I want to thank Gyasi for the ridiculously over-the-top introduction and creating great expectations. There was this Bugs Bunny cartoon about this singing, dancing frog and the joke was the frog only did his act when a single person was watching. When the frog was put on a public stage, he simply sat there in silence while boos rained down on his promoter. Draw your own conclusions.
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Last week, I saw a magazine photo being sent around Facebook by friends who might be described as “activists.” Taking a closer look, the photo turned out to be the a Time magazine cover depicting their selection for “Person of the Year: The Protester.” The photo was not of a specific person but rather was a graphic art composite of an unidentifiable woman as a symbol for the 2011 newsmaker.
As described in the magazine, “The Protester” was responsible for creating political changes across the world using methods thought to be obsolete in the present day. According to Time, economic and political inequalities were conditions that motivated “The Protester” to look for solutions outside of conventional political means. “The Protester” did not fit into an easily identifiable demographic: Protesters were middle-class, poor, old, young, college graduates, high school drop outs, etc. “The Protester” was also described in positive terms for his/her willingness to take risks and to make sacrifices in a quest for justice.
Reflecting on this, I wondered what a generic Native Protester might look like as imagined by a Native graphic artist. Let’s say the artist was to create a composite based on the opinions of Natives only. Here is how the profile might read:
Paul Parts His Hair Crooked is an unemployed alcoholic. He spends his time causing trouble with mindless public disturbances which alienate non-Natives who then turn their anger on the rest of Paul’s Tribe. Paul’s followers are all non-Natives and he prefers to express himself with a raised fist and outbursts of profanity. Paul’s fellow tribal members hope he will one day grow up and join the real world.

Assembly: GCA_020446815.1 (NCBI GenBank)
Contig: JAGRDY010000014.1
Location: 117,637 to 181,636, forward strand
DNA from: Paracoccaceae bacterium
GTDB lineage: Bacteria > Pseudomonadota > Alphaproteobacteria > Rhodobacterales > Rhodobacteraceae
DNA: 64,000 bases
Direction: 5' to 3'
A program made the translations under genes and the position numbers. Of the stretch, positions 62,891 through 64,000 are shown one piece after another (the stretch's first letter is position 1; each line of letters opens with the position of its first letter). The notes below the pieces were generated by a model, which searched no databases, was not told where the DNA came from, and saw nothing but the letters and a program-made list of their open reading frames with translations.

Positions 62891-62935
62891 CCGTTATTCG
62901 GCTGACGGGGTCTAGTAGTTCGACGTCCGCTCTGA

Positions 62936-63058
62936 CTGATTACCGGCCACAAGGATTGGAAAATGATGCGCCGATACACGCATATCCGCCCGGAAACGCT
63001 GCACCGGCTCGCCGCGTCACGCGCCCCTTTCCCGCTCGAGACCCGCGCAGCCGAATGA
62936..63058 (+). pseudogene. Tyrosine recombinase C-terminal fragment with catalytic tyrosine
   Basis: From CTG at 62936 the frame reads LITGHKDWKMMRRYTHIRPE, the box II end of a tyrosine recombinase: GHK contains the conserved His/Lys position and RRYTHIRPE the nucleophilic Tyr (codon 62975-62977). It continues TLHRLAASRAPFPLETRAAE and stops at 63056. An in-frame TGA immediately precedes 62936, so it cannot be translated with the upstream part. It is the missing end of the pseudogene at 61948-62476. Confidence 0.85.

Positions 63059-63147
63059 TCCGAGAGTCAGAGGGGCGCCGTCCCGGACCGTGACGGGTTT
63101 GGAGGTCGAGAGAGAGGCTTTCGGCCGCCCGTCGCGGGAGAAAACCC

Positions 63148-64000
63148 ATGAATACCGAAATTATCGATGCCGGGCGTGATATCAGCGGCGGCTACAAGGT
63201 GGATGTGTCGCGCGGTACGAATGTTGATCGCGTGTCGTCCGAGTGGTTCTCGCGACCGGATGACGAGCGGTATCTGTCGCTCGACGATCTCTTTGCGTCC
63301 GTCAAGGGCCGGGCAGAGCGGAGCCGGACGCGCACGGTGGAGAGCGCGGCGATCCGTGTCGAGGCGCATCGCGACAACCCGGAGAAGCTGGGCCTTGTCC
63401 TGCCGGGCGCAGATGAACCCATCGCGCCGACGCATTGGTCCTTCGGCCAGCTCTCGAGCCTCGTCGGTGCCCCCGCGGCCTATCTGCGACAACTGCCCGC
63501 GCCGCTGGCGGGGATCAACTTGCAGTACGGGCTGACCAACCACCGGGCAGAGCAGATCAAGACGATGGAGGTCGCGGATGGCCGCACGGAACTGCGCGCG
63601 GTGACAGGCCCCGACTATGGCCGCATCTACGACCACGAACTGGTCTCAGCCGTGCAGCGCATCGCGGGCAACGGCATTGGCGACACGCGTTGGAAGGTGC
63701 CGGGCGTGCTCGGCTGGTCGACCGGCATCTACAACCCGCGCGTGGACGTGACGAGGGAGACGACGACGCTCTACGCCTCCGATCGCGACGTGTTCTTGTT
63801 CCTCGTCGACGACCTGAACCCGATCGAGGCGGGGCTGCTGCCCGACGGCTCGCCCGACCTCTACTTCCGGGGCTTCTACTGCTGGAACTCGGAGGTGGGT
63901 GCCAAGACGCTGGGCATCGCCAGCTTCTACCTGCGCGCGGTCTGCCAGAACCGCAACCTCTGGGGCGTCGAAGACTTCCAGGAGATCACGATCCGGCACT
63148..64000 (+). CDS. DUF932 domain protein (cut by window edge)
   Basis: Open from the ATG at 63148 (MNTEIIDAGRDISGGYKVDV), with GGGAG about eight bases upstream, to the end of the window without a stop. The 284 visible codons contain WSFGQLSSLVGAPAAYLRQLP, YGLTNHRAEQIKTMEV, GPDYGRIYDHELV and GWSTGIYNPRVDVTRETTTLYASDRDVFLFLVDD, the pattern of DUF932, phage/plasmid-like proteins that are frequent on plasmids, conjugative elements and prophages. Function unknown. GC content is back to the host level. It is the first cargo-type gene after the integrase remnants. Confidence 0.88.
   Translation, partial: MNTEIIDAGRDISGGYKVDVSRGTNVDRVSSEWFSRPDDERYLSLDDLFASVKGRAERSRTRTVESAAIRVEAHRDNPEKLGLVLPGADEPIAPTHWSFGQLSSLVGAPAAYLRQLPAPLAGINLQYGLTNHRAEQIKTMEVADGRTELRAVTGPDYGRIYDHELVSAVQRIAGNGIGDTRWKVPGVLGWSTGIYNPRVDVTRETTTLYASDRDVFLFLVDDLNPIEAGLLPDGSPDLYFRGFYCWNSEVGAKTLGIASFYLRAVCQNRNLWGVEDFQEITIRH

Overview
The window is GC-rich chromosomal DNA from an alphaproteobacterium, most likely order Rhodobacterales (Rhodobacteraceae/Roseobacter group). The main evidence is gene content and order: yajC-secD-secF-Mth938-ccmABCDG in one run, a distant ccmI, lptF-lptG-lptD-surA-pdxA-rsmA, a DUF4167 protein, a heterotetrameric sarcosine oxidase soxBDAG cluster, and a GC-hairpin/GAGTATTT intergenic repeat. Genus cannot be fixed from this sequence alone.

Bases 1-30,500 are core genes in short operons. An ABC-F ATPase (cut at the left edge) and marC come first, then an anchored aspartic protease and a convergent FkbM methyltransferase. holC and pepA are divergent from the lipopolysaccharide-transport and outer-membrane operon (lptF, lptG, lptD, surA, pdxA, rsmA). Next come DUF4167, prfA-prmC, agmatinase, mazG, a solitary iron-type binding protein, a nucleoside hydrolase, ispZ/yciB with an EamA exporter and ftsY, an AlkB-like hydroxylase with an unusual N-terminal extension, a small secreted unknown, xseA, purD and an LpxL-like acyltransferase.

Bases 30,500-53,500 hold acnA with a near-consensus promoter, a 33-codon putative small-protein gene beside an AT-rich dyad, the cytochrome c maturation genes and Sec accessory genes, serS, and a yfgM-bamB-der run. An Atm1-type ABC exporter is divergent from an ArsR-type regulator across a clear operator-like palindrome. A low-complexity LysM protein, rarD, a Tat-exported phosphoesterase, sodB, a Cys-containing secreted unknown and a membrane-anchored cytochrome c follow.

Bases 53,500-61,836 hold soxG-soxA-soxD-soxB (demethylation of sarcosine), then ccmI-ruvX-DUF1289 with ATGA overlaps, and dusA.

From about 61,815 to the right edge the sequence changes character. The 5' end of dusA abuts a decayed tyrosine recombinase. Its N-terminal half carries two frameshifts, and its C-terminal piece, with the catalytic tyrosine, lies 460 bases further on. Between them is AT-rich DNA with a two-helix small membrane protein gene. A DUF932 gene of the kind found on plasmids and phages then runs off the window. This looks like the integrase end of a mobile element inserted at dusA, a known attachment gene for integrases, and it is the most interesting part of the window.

Now, as someone who has participated in a protest or two, I admit I have met a couple of people like Paul, but the majority of native people who protest do not fit into such a profile. If I were to contribute a profile that reflects my version of a native protester, this is what I would I would add:
Chris Cares For the Community (smirk) organized a protest as part of a strategy to protect the tribe’s river from toxic pollution. In a community meeting, tribal members voiced support for strengthening their culture and cleaning up the river was seen as a key part of that revival.
To communicate the message of the protest, Chris developed a media strategy which relied on community members to tell their story in order to influence public opinion and develop allies. Other members of the group created an education strategy that taught public speaking skills to tribal members, who in turn visited education forums to raise awareness of their issue. Tribal members outside the area used social media to spread the message.
In addition to developing alliances with other tribes, Chris’s group won the support of non-Native allies such as attorneys, donors and elected officials.
Most important to the success of the protest was the financial and emotional support of Chris’s friends and family members.
The first profile is a caricature but it derives from an image that many Native people still have of the Natives they see protesting. The second profile is a fictionalized composite of real-world Natives I’ve had the honor of working with and it’s this image that is closer to reality.
Our images are shaped not only by the stories we tell but also by the ones we don’t.
Robert Chanate is a member of the Kiowa Nation.